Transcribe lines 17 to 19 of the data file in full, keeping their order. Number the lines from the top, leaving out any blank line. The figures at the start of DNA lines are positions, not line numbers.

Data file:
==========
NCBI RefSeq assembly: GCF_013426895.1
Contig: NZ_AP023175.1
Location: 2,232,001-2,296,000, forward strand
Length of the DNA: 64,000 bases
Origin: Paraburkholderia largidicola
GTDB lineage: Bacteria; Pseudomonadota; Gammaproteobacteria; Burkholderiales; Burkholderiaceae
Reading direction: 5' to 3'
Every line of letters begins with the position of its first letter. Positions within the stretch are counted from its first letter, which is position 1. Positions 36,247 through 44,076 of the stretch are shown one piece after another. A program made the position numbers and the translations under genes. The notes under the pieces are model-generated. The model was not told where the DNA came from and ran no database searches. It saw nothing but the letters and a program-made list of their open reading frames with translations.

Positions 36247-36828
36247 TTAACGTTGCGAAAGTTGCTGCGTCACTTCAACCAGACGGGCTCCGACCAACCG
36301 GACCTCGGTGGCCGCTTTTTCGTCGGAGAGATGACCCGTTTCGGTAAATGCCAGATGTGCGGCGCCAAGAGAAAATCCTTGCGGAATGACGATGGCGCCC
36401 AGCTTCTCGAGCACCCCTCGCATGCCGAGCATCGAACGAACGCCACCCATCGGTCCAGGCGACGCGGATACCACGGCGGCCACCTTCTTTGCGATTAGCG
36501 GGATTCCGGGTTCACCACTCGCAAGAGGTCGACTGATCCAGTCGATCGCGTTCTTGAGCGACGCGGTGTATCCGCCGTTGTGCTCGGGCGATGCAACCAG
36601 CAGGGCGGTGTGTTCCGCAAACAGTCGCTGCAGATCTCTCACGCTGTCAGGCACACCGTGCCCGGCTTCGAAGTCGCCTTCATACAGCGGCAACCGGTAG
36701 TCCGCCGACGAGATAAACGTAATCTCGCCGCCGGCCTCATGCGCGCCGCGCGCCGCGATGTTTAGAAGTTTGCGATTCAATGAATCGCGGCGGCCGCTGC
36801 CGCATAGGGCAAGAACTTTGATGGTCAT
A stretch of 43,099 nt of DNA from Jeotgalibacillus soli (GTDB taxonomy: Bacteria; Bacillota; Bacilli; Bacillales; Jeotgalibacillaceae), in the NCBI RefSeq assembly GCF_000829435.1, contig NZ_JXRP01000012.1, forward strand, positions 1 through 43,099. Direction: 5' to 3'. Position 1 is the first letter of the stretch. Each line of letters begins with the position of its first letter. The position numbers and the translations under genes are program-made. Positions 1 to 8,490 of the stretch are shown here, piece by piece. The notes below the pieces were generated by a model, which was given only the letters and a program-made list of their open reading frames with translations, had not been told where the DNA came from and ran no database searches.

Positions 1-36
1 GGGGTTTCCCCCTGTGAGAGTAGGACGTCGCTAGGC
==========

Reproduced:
A stretch of 43,099 nt of DNA from Jeotgalibacillus soli (GTDB taxonomy: Bacteria; Bacillota; Bacilli; Bacillales; Jeotgalibacillaceae), in the NCBI RefSeq assembly GCF_000829435.1, contig NZ_JXRP01000012.1, forward strand, positions 1 through 43,099. Direction: 5' to 3'. Position 1 is the first letter of the stretch. Each line of letters begins with the position of its first letter. The position numbers and the translations under genes are program-made. Positions 1 to 8,490 of the stretch are shown here, piece by piece. The notes below the pieces were generated by a model, which was given only the letters and a program-made list of their open reading frames with translations, had not been told where the DNA came from and ran no database searches.

Positions 1-36
1 GGGGTTTCCCCCTGTGAGAGTAGGACGTCGCTAGGC